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Influence of Scaffold Architecture on the Induction of Organized Tissue Ingrowth, 01-9379

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Principal Investigators
(Joe McDonough)
Neal K. Vail
David Carnes (UTHSC-SA)

Inclusive Dates: 03/01/03 - 06/30/03

Background - Each year in the United States, approximately 600,000 patients undergo bone-grafting procedures to affect defect repair as a result of trauma, disease, congential disorders, and aging. Bone grafts can be autologous, allograft, or artificial. Autologous bone grafts are harvested directly from the patient and are the "gold standard," since they are inherently biocompatible, osteoconductive, osteoinductive, and ostegenic. Allografts, derived from donor tissues, are osteoconductive, but their osteoinductive properties are questionable due to required sterilization. Artificial grafts are either synthetic or derived from other natural sources (e.g. bovine and coral). These artificial grafts are osteoconductive, but osteoinductive and osteogenic properties must be achieved using specific growth factors. Current graft research is primarily directed toward the development of synthetic scaffolds because of serious drawbacks with auto- and allo-grafts, such as second site morbidity in the case of autologous grafts and the risk of disease tranmission associated with allografts.

Literature supports the hypothesis that neovascularization and angiogensis, as well as a suitable matrix scaffold are essential factors for bone formation. The essential relationship between bone formation and angiogenesis has been shown both for endochondral bone formation and fracture repair. Thus, development of a scaffold architecture that supports vascular cell ingrowth is an essential component of bioengineering efforts to provide synthetic materials that promote bone wound healing.

In spite of the considerable research, the appropriate relationship of scaffold architecture to neovascularization and osteogenesis remains ambiguous. This is particularly true with respect to optimum pore size and interconnectivity because there are no studies in the literature that systematically investigate these characteristics under controlled conditions. Literature suggests there is a certain size of pore geometry that supports osteoblastic activities related to vascularization, and that pore dimension and inteconectivity are key factors in structural design that ensure tissue attachment and osteoid formation.

Approach - The goal is to develop new scaffold technology for augmentation and repair of skeletal defects. The hypothesis is that scaffolds having an engineered porous structure are required to promote neovascularization and subsequent complete infiltration of new bone growth. The scope of this quick-look is to establish preliminary data in support of the hypothesis necessary to seek external funding mechanisms. Specifically, we will study the influence of specific macroporous geometries on vascular cell ingrowth in vitro under controlled conditions. The project was divided into two tasks. The first task focused on the preparation of scaffolds with controlled pore structures. The second task focused on the in vitro testing of the scaffolds to examine microvessel ingrowth.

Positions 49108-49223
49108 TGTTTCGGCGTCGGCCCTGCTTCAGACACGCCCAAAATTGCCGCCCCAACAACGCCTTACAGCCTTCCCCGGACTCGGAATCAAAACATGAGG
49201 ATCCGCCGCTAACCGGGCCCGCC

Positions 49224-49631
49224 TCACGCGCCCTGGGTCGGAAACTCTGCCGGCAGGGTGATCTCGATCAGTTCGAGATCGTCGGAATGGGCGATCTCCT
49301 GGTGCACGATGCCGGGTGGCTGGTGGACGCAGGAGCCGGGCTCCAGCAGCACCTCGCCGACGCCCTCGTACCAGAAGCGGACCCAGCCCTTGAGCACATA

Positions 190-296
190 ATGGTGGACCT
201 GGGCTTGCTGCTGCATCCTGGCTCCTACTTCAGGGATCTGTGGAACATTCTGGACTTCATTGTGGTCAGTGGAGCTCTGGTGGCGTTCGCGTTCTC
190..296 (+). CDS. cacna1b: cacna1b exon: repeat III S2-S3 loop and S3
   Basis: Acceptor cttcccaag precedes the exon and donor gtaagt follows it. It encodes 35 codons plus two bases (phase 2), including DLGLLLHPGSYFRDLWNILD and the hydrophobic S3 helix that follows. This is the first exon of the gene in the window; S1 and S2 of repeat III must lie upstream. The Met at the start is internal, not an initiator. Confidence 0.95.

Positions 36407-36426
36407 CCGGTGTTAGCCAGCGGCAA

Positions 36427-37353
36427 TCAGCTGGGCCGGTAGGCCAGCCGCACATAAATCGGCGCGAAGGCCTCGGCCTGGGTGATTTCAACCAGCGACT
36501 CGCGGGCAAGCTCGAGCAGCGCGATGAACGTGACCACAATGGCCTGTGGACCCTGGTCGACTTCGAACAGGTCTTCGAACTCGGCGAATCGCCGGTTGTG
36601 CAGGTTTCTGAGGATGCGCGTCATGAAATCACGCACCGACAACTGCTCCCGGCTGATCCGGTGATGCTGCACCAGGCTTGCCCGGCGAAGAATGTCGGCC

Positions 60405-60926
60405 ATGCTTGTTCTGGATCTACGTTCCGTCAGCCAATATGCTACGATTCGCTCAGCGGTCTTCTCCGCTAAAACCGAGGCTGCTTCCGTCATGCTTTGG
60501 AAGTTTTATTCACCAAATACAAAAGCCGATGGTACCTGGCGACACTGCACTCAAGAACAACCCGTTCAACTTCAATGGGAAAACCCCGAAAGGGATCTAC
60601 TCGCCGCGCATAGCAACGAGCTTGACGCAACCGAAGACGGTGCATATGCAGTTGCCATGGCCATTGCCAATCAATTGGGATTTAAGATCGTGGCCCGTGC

Accomplishments - Scaffolds were prepared using a casting method followed by high temperature sintering. Nanosized HAp powders were formulated into slurries for casting operations. A mold was designed to prepare constructs approximately 10x10x2 mm3 in dimension. The mold was designed so polymer fibers could be oriented in the mid-plane of the constructs (i.e., at 1 mm) to introduce controlled pore structures (Figure 1). Polypropylene fibers of various diameters were used to generate the pore structures. These fibers were analyzed for melt point (Tm = 168°C) and thermal decomposition (decomposition onset at ~400°C and complete by 525°C) by differential scanning calorimetry (DSC) and thermal gravimetric analysis (TGA), respectively. Castings were prepared, and all samples were fired by heating the samples at 5°C/min to 500°C and holding for 1 hour, then heating at 2°C/min to 1300°C and holding for 2 hours, followed by cooling to ambient temperature at 5C/min.

Experiments are in progress to examine microvessel ingrowth into the macropores of the various scaffolds. Microvessel ingrowth is being evaluated using histological analysis.

Figure 1. Scaffold macropore geometry located at the mid-plane. The macropores have lengths that are multiples of the scaffold dimension and each pore has equivalent diameters. The minimum spacing between pores is about 500 m.
Figure 2. A cast scaffold containing 255 m diameter fibers for pore generation.
Figure 3. A fired scaffold with resulting pores approximately 200 (m in diameter.)

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